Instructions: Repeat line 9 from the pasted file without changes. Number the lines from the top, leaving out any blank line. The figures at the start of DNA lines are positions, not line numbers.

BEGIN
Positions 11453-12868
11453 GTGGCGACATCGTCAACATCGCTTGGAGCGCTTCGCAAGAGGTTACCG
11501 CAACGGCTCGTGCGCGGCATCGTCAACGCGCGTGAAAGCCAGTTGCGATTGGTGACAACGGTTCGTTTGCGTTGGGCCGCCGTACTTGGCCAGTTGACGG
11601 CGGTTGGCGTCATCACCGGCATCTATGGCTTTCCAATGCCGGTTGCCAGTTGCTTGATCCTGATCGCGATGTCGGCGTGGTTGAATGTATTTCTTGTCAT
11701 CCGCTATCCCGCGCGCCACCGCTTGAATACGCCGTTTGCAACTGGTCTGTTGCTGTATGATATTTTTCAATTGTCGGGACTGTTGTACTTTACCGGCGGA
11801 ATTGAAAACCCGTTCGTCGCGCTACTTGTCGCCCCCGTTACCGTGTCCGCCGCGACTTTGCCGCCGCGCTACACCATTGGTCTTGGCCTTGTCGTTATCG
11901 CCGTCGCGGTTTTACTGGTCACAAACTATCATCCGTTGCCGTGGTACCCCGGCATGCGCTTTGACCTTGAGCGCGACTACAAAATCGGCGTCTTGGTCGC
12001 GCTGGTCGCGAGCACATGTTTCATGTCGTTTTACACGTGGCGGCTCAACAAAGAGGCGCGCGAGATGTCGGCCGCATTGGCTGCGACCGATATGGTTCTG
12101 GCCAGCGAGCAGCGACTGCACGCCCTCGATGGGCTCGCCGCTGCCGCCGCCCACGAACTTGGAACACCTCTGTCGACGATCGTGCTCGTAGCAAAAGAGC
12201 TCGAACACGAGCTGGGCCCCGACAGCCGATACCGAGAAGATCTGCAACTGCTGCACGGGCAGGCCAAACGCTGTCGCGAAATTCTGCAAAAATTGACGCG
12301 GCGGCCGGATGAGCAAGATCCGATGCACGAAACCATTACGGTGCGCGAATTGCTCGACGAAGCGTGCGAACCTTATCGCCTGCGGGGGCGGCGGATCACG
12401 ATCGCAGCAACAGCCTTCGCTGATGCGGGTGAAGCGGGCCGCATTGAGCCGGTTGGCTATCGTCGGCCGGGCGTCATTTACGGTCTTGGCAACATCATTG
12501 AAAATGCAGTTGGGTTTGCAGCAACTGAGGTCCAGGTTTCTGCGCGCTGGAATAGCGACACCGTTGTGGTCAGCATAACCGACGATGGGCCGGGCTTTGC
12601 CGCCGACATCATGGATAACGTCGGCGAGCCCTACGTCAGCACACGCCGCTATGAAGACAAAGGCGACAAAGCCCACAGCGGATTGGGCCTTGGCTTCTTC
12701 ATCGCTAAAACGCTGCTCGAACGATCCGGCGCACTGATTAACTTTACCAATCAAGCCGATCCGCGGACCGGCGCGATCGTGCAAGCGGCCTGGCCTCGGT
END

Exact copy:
12101 GCCAGCGAGCAGCGACTGCACGCCCTCGATGGGCTCGCCGCTGCCGCCGCCCACGAACTTGGAACACCTCTGTCGACGATCGTGCTCGTAGCAAAAGAGC